Mirror Neurons: Are there people who feel others' pain?


Chuck Bryant: Stuff You Should Know.

Josh Clark: Very nice. How you doing?

Chuck Bryant: Oh, I'm great.

Josh Clark: You look like you're doing great, Chuck.

Chuck Bryant: You look like you're doing great, Josh. Geri looks like she's doing about like we're doing.

Josh Clark: Yes.

Chuck Bryant: We're all doing the same.

Josh Clark: Yeah.

Chuck Bryant: That's what we're doing.

Josh Clark: So Chuckers, I got, as I said right before we started recording, I've got no intro for this, but this is a listener request times infinity or so.

Chuck Bryant: Yeah. I got a - I got an intro.

Josh Clark: Oh, okay. Let's hear it.

Chuck Bryant: It just came to me.

Josh Clark: Okay.

Chuck Bryant: Josh, remember years ago when you were a young child watching NFL football and the quarterback for the Washington Redskins, Joe Theismann, horrifically broke his leg, Lawrence Taylor broke his leg.

Josh Clark: It's one of the great tragedies of my life that I missed that.

Chuck Bryant: Oh, you did?

Josh Clark: I never saw it.

Chuck Bryant: You know when you're watching any sporting event and you see a knee go in a direction it shouldn't go in?

Josh Clark: Willis McGahee.

Chuck Bryant: Okay. There you go. Exactly.

Josh Clark: Yeah.

Chuck Bryant: When it was flopping around?

Josh Clark: Yeah.

Chuck Bryant: Did you feel a pain in your leg when that happened?

Josh Clark: Yeah. Yeah. I felt some sort of a discomfort.

Chuck Bryant: Okay. I feel a shooting pain when I see - it's - it's usually a bone or a leg going a way it's not supposed to go, like a knife wound wouldn't bother me. It wouldn't make me grab my chest.

Josh Clark: Right.

Chuck Bryant: But that always sends a shooting pain through my leg.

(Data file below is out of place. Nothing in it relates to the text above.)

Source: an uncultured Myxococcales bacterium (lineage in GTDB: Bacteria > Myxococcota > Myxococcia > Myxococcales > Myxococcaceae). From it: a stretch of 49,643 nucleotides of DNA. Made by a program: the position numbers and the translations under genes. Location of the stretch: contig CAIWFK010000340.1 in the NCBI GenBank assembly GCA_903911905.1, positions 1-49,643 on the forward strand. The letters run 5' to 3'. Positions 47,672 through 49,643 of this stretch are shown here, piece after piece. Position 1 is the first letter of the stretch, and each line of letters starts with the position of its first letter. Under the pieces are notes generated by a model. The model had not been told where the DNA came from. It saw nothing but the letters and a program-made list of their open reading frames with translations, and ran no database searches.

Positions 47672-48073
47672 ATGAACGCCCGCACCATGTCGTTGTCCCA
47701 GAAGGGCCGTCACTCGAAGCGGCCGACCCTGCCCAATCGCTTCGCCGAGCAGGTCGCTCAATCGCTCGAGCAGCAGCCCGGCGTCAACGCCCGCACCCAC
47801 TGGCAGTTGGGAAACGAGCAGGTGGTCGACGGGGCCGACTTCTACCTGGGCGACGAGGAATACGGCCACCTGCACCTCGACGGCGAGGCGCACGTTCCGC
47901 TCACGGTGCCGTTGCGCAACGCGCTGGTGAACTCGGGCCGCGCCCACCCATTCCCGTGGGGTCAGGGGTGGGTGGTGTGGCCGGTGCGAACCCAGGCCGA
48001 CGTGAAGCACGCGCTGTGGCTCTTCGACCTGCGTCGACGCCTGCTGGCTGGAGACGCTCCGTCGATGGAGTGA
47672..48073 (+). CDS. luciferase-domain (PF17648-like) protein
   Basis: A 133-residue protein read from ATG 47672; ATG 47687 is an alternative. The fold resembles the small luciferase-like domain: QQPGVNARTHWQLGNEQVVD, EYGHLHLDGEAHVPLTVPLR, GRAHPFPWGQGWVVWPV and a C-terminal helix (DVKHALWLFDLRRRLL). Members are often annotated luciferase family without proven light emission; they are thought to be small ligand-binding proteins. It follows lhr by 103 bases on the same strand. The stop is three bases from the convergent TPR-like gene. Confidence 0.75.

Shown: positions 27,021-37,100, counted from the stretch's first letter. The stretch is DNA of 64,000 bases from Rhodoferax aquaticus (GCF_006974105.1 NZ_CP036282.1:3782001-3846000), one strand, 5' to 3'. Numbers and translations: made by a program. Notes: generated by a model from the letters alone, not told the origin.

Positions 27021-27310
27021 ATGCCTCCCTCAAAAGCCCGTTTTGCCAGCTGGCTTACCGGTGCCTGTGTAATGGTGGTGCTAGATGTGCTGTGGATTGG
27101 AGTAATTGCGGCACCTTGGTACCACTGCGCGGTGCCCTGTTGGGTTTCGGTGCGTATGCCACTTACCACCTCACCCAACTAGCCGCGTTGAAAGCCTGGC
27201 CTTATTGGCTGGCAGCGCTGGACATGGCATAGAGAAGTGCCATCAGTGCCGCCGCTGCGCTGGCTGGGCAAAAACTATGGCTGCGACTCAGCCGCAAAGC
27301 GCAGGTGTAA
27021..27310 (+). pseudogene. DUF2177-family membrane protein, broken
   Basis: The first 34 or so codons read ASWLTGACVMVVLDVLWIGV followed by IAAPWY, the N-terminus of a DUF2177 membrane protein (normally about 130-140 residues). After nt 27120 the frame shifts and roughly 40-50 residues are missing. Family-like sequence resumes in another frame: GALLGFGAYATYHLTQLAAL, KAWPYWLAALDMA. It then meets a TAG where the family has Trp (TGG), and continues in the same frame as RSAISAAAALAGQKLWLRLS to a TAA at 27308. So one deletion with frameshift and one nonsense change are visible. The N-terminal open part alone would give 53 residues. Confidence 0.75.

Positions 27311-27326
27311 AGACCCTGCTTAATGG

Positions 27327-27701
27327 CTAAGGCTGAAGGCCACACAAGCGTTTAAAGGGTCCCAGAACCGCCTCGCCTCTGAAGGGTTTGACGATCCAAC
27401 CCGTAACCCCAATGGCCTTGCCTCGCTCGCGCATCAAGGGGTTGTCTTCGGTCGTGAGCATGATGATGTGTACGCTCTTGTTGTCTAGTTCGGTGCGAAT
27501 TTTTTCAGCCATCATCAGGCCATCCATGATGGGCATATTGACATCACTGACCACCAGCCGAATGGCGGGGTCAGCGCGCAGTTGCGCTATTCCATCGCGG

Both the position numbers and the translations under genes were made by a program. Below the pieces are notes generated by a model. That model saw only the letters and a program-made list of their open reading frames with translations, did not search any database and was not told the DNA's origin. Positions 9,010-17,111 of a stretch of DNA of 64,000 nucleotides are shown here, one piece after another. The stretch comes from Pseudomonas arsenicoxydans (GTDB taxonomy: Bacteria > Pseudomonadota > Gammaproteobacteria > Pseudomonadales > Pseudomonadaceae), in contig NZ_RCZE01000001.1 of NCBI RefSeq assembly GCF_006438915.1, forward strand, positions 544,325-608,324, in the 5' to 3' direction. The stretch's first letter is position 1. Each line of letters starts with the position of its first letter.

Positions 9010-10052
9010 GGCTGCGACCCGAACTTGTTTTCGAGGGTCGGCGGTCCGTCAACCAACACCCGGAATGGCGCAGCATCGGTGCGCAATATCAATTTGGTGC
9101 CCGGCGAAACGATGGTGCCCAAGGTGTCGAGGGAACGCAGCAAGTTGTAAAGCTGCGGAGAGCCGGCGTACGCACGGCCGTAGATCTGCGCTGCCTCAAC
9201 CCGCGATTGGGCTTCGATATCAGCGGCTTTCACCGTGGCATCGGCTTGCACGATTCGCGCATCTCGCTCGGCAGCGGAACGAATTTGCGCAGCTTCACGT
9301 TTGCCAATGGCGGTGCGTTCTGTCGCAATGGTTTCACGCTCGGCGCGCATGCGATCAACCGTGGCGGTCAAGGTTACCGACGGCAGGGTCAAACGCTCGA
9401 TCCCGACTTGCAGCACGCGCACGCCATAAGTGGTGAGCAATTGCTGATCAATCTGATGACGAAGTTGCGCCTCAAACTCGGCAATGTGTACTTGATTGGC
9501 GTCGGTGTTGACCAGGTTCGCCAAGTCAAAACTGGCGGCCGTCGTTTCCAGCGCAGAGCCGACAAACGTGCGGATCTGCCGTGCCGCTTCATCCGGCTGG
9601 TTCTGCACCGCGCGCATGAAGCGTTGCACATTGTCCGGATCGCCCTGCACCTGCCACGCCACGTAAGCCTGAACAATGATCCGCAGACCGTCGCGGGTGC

Josh Clark: Really?

Chuck Bryant: And that, buddy, may be a milk form of synesthesia.

Josh Clark: Yes, it might be.

Chuck Bryant: That's my first intro.

Josh Clark: That's very good, Chuck. I think we should - we should appropriately clap for that. Geri?

Chuck Bryant: Yes. I clapped for myself so it wouldn't just be a two person lame slow clap.

Josh Clark: Yeah, you did. It was a good clap, and it was a good intro, Chuck. And this is news to me. I had no idea that you were a synesthete.

Chuck Bryant: Well, I don't know if that really counts. I kinda thought everyone felt a shooting pain when that kinda thing happened, but -

Josh Clark: Well, you know, buddy, you sound like a developmental synesthete.

Chuck Bryant: Born with it?

Josh Clark: Yeah. People who are born with synesthesia tend to think that this is a very normal occurrence, that everybody feels this way.

Chuck Bryant: Oh, yeah.

Josh Clark: Yeah.

Chuck Bryant: That's the only time it happens, though.

Josh Clark: It's just with leg injuries?

Chuck Bryant: Well, breaks and things like that.

Josh Clark: When limbs just do things that aren't supposed to - they're not supposed to do.

Chuck Bryant: Yeah. I don't see the number three as orange.

Josh Clark: Right.

Chuck Bryant: We'll get to that later, but -

Josh Clark: We definitely will, but what you're talking about is mere tough synesthesia.

Chuck Bryant: Yeah, the first one.

Josh Clark: Yeah.

Chuck Bryant: Yes.

Josh Clark: Okay. You wanna go into it.

Chuck Bryant: Yeah. Why not?

Josh Clark: What are you waiting for?

Chuck Bryant: That's one of the - I just - I did the intro. I thought - that's usually when you hand it over, so I'm handing it over.

Josh Clark: Oh, okay. Yeah. This is all reversed.

Chuck Bryant: I know.

Josh Clark: And it's not like mere reversed. It's all just confusing. All right! Well mere touch synesthesia is a - I don't know if you could call it a disorder, maybe a condition. We'll say condition.

Chuck Bryant: Yeah, condition.

Josh Clark: It's a condition where a person actually experiences a touch or an injury that they're observing on someone else.

Chuck Bryant: Right.

Josh Clark: And because its mere touch, if, say, I'm facing you, right?

Chuck Bryant: Which you are.

Josh Clark: Right. And your left arm gets touched; I would feel it in my right arm.

Chuck Bryant: Yeah.

Josh Clark: All right? And if I were standing next to you and your left arm were touched, I would feel it in my left arm, too.